It does not exist simply.

Mint Condition Misconception

Note: Mint or 10/10 almost never exists. The chances of a brand new comic book grading a 10/10 are about 1 in 5000. No Joke. Most comic books people claim to be Mint, are from the 1980s & 1990s which are quite common, have so much larger print runs than the rarest comics in the world.

Important: We pass on so many collections because the owners of the comics look at the first value they see on inaccurate online Comic Price Guides and apps. The first value is the Near Mint Value, sometimes even the Mint Value. “Old Comics” are almost never in that condition as seen from the examples given. When it is a heavily desired comic like Hulk #1, and it is in NEAR MINT CONDITION, it is worth a fortune. People want to believe they have a fortune so they believe they do. They assume the first value they see on the price guide without clicking on the actual comic to see the condition break downs.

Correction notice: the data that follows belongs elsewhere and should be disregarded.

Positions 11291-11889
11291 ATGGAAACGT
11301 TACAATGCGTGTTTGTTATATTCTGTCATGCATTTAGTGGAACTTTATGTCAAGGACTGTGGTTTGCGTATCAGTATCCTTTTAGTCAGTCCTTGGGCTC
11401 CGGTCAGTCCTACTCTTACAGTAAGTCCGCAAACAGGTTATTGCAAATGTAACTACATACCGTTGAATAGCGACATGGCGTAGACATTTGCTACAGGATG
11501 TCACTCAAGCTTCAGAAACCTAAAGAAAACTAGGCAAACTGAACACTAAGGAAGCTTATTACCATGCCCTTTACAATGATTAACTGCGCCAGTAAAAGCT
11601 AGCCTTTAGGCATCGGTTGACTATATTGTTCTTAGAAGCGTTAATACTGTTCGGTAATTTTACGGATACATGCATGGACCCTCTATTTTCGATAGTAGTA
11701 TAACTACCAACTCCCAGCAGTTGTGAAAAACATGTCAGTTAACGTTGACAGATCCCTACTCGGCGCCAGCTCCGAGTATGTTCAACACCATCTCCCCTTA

Hey aren’t there other grades too like Near Mint (9.4) or Very Good Minus (3.5)?

Yes. We stuck to the basic grades. There are in-between grades such as Good/Very Good (3.0) or Very Good Minus(3.5). It is somewhat easy to estimate the grade of your comics using the basic grades. A Good/Very Good is in between a Good (2.0) and a Very Good (4.0). The numbers out of 10 help too. Note: Once you get to 9.0, the scale goes by .2 instead of .5, & .1 after 9.8.

If you would like to sell your comics or contact us click here. $$$$$$$